Because it recognizes the importance of U.S. coastal areas to the nation's economy, the U.S. National Ocean Service has formed a task force that is studying the trends and impacts of hurricanes on coastal regions. They have invited your students to participate.
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Students will analyze surface temperature and solar radiation data to construct explanations about the relationship of seasons and temperature to the amount of solar energy received on Earth’s surface.
Using the various visualizations (i.e., images, charts, and graphs) from 2016 Hurricane Matthew, students explore the energy exchange that occurs when hurricanes extract heat energy from the ocean.
This activity is one of a series in the collection, The Potential Consequences of Climate Variability and Change activities.
Students will analyze and interpret maps of the average net atmospheric radiation to compare the flow of energy from the Sun toward Earth in different months and for cloudy versus clear days. Students will draw conclusions and support them with evidence.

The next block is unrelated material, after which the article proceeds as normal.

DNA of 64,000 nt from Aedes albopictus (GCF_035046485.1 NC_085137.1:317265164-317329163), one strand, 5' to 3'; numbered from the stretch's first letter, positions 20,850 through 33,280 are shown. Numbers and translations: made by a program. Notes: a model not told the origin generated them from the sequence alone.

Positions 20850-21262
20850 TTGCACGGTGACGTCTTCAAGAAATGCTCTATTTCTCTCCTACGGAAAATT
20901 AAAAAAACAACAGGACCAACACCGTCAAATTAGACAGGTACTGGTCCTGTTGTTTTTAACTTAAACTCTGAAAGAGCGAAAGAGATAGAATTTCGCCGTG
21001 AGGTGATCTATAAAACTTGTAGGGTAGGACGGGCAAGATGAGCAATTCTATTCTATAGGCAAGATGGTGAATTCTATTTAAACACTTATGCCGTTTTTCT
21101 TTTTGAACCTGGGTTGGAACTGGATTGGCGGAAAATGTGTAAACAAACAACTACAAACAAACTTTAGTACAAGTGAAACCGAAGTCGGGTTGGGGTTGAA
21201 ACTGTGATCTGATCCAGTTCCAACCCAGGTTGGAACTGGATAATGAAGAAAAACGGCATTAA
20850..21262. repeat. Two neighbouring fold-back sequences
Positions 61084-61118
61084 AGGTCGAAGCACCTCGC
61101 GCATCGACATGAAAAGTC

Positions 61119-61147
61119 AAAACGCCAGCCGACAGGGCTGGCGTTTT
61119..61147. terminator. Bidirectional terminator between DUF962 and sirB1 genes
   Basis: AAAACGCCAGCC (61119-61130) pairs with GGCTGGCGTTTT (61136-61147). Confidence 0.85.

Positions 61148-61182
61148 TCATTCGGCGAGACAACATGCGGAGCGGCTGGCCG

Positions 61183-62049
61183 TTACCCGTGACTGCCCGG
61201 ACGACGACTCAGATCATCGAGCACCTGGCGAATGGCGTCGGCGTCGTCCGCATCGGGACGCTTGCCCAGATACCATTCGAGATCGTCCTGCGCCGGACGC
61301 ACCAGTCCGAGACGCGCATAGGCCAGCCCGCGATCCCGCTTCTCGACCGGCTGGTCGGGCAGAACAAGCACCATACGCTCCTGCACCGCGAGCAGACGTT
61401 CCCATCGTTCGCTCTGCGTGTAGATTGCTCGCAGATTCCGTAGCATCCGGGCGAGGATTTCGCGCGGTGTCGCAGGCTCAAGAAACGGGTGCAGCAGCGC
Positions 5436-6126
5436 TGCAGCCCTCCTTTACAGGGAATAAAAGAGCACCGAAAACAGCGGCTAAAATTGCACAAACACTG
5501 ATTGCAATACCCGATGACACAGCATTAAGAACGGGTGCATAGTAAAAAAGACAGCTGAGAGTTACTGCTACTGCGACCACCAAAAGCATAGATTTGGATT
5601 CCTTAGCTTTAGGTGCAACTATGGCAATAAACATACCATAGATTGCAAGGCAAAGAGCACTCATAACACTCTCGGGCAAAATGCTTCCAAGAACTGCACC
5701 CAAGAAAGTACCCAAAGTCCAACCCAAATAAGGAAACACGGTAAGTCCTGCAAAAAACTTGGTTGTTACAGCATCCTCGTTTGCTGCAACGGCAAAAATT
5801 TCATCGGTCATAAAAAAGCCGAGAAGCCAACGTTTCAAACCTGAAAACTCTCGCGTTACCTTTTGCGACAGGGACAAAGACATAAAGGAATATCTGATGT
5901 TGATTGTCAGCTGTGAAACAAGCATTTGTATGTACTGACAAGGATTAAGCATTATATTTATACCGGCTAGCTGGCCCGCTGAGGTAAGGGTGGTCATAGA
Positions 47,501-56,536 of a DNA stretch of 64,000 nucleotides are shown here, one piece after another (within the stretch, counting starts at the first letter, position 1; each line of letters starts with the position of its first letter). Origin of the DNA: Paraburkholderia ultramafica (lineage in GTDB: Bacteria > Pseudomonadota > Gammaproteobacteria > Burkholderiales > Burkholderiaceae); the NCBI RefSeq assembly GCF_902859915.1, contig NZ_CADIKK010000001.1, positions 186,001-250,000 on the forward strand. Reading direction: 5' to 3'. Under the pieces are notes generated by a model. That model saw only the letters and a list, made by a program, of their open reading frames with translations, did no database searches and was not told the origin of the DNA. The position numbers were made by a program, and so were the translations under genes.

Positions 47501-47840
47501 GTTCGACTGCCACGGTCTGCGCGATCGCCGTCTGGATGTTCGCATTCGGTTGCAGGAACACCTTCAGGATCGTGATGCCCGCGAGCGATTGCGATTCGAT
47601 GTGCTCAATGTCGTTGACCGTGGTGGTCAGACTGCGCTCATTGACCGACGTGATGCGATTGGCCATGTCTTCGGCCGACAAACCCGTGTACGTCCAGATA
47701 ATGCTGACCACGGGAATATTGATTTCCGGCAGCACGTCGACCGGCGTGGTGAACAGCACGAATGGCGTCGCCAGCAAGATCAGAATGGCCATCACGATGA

In this activity, students explore three indicators of drought are: soil moisture, lack of precipitation, and decreased streamflows. Students investigate each of these parameters develop a sense for the effects of drought on land.
Students will analyze and interpret graphs to compare the flow of (shortwave) energy from the Sun toward China over the course of a year on cloudy versus clear days. Students will draw a conclusion and support it with evidence.
Students play the role of nitrogen atoms traveling through the nitrogen cycle to gain an understanding of the varied pathways through the cycle and the relevance of nitrogen to living things.
In this activity, students explore the Urban Heat Island Effect phenomenon by collecting temperatures of different materials with respect to their locations. This activity was modified from The NASA PUMAS Collection's "What makes cities hot?